Rock Energy is a company that understands its position in the Canadian energy market. In January of 2012, the company went through what CEO Allen Bey calls a “reinvention.” With fresh, energetic talent and focus now specifically on oil, Rock is looking to become one of Canada’s most sought after exploration and production companies.

 

While Rock has never been through any major financial crisis, the company realized the trajectory it was on was not the most sustainable. Seeing more opportunity in Canadian oil, Rock sold off its gas assets. Also, a capable new team was brought in to help lead in this new era. Nearly three years into this reinvention, Rock’s capitalization on the newfound momentum has paid off greatly, and appears it will continue to do so.

Currently a 5,000 barrel per day company, Rock believes it can more than double this number in the next 2 to 3 years and plans on doing so by making smart, calculated decisions. Rock wishes to be a lucrative, yet predictable investment that will attract investors.

 

A Growth-Oriented Approach

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Taking a growth oriented approach starts with Rock’s biggest focus: the highest possible recovery factor.

 

“With the high recovery factor, you get longest possible reserve life, lowest possible decline, which ultimately yields that predictable base of production, cash flow, and sustainability,” CEO Bey said. “Everything we’re trying to do is to get the most possible oil out of the ground that we can.”

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This has afforded Rock the ability to play it safe when it comes to tackling projects and managing finances.

 

“Our quarter end debt is $16.8 million, which is very low compared against our bank line of $70 million and our quarterly cash flow of $19 million,” Bey said. “What that shows is that we have a lot of excess debt capacity that we can be flexible with once we find the right project. We can deploy capital towards it, don’t need to raise any new equity, and can weather price storms.”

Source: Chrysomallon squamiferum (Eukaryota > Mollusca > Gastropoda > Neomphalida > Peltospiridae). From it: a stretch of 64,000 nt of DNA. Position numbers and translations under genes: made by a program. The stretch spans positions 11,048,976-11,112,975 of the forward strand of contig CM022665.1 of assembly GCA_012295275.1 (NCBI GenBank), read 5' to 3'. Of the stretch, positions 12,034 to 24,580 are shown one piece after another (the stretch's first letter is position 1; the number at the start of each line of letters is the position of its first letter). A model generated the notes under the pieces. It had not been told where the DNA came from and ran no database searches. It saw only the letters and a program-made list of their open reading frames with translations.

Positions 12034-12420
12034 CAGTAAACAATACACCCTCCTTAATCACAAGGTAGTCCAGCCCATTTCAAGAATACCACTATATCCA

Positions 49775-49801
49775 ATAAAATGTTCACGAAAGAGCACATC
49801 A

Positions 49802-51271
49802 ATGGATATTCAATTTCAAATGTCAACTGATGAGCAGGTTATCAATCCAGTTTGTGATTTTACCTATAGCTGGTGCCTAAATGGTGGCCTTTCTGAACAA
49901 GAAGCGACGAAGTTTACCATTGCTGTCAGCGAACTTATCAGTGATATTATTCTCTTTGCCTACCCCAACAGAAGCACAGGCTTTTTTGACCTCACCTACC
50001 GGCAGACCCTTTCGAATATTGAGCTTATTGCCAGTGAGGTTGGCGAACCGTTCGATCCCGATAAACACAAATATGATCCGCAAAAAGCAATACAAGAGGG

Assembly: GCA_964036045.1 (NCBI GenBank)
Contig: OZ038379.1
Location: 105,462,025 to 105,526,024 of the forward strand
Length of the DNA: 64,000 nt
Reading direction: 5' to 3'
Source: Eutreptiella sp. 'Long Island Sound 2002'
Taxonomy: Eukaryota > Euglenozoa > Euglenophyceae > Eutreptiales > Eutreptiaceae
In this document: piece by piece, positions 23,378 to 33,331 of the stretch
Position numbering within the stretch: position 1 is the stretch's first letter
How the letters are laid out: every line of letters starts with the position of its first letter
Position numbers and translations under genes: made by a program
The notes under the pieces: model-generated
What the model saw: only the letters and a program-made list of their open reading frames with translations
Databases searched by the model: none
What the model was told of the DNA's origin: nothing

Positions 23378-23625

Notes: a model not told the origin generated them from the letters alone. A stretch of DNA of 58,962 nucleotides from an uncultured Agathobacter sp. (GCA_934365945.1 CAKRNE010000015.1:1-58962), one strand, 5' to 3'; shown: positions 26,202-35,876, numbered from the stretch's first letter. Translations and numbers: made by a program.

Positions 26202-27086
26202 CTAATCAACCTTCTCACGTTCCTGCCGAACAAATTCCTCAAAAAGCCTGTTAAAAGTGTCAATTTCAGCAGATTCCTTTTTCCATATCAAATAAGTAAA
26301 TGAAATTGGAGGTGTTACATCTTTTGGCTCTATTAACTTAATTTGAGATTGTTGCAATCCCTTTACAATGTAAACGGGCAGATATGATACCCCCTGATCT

Rock’s two major projects are in southwest Saskatchewan: the Onward play in the North of Kindersley and Mantario South of Kindersley.

 

“What’s particularly great about Mantario,” Bey says, “is we’ve got a pool producing about 3,500 barrels of oil per day right now and we’re implementing an EOR polymer flood there.  Once that’s operational early next year, we’ll have about a 3300-3500 barrel per day production platform that will stay flat for the next 3-4 years. It’s a very strong foundation of cash flow.”

 

These projects are paying off, since 2012 cash flow per share has increased more than 100 percent each year. Production per share is up dramatically as well and is expected to grow another 25 to 30 percent this year.

 

Finding a Balance

In order for these numbers to be possible, Rock Energy takes a balanced approach in two key areas: risk versus reward and aptly enough, its actual balance sheet.

In balancing its risk and reward, Rock moved operations out of Northern Alberta, where drilling each well cost between $10 and $15 million, to Southern Alberta, where drill and abandonment costs were only $500,000.